The comparatively high number of American fans who witnessed their country's opening for the World Cup against England last weekend in Rustenburg, surprised them as much as it did others.
As the United States battled their way to a 1-1 draw, the American stars and stripes held their own at the stadium against England's St. George's cross, even though most locals were supporting the English.
On Friday, red, white and blue will inundate Johannesburg, where the United States face off against Slovenia.
After decades of apathy about football, Americans have surprised the world -- not least themselves -- by buying 132,000 tickets for this year's World Cup, more than any other foreigners.
Even fans who have spent their lives playing and promoting the game say they're perplexed, if happily so, at the sport's seemingly sudden popularity.
"That one I'm stumped too," said Brian Moore, a management consultant from Atlanta, as he pondered US ticket sales over a pre-game beer last week.
"I think a lot of Americans are curious about Africa and want to come to Africa. But I have no clue why more Americans than others. To me it was very surprising. Maybe part of it is there's been a lot of negativity (about South Africa) in the European press."
That was one of many theories on offer as fans gathered for the game.
Maybe it's the unexpected success of the US team, which went to the Confederations Cup finals last year after pulling off a surprise win against Spain in the semi-finals.
Maybe it's the delayed pay-off of hosting the World Cup in 1994, an event that introduced world-class football to the United States on a large scale.
Maybe it's the slow but steady growth of Major League Soccer, the domestic league whose name betrays the ongoing dominance in US sport of both major league baseball and that other, rougher game of American football.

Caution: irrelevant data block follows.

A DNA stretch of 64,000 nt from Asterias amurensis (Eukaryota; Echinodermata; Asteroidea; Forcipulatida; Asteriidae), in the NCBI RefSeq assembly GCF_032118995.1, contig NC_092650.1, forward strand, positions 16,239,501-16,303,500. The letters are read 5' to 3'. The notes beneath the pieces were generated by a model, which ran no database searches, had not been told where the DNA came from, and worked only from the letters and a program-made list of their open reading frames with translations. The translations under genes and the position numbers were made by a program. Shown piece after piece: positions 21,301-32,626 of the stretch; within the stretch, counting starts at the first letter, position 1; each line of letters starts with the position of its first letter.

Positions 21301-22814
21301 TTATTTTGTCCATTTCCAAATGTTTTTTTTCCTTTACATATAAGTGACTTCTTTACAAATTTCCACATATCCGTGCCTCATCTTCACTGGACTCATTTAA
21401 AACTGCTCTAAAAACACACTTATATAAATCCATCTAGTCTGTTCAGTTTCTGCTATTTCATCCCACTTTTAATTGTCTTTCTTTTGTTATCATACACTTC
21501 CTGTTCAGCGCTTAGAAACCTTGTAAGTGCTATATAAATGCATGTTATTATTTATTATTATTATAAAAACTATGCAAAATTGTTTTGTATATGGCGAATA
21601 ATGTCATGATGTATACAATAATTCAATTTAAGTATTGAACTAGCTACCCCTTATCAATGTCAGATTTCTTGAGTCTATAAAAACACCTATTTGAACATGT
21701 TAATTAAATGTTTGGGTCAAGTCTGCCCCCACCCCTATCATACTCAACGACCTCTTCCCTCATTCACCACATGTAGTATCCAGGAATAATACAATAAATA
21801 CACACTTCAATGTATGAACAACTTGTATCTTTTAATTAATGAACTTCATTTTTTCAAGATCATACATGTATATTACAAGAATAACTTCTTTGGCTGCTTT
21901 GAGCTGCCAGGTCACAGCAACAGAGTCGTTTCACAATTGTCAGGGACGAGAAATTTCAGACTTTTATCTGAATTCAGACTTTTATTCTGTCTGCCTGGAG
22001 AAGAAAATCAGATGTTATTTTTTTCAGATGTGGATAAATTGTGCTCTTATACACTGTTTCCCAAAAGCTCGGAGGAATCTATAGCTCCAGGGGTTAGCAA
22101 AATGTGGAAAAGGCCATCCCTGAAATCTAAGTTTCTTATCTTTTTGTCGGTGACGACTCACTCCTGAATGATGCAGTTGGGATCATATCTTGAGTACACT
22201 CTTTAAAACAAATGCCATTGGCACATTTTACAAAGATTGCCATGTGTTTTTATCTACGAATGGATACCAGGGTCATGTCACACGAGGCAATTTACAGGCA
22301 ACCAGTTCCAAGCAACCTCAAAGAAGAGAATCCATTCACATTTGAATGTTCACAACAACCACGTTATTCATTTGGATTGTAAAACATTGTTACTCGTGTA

Whatever it is, Americans are actually starting to care about football.
"Even some of my friends who play other sports, if there's a game on, they'll watch it," said Stephen Clark, who travelled to Rustenburg from Washington.
It's only recently that American TV has consistently broadcast games.
ESPN, the country's leading sports network, is stepping up its coverage of the World Cup this year, hoping to bring in US fans who watched past World Cups on Spanish-language channels.
ESPN has committed itself to providing full coverage of the tournament, hiring respected -- mostly European -- commentators and renting out one of three studios overlooking centrepiece stadium Soccer City.
"Their operation is huge. They've got hundreds of people working there," said Robert Paltiel, an executive producer based in South Africa working for the network.
Paltiel said that in 31 years of producing football events across Africa and Europe, this is the first time he's seen ESPN cover the game at the same level as European broadcasters.
"Their whole infrastructure is impressive. They've got satellite trucks that are moving all over the place. They really are covering this World Cup," he said.
But football is still a long way from challenging the United States' main sports.
Following the England match, Laura Barber said that is partly a question of success.
"The USA just has so many other sports that, sorry, it sounds cocky, but we're good at them. They're bigger in the US, so soccer doesn't ever get the representation," she said.
Then she amended her statement in a way that will please those who hope to see the United States join the sport's broader community.
"Excuse me, not soccer. Correction: football."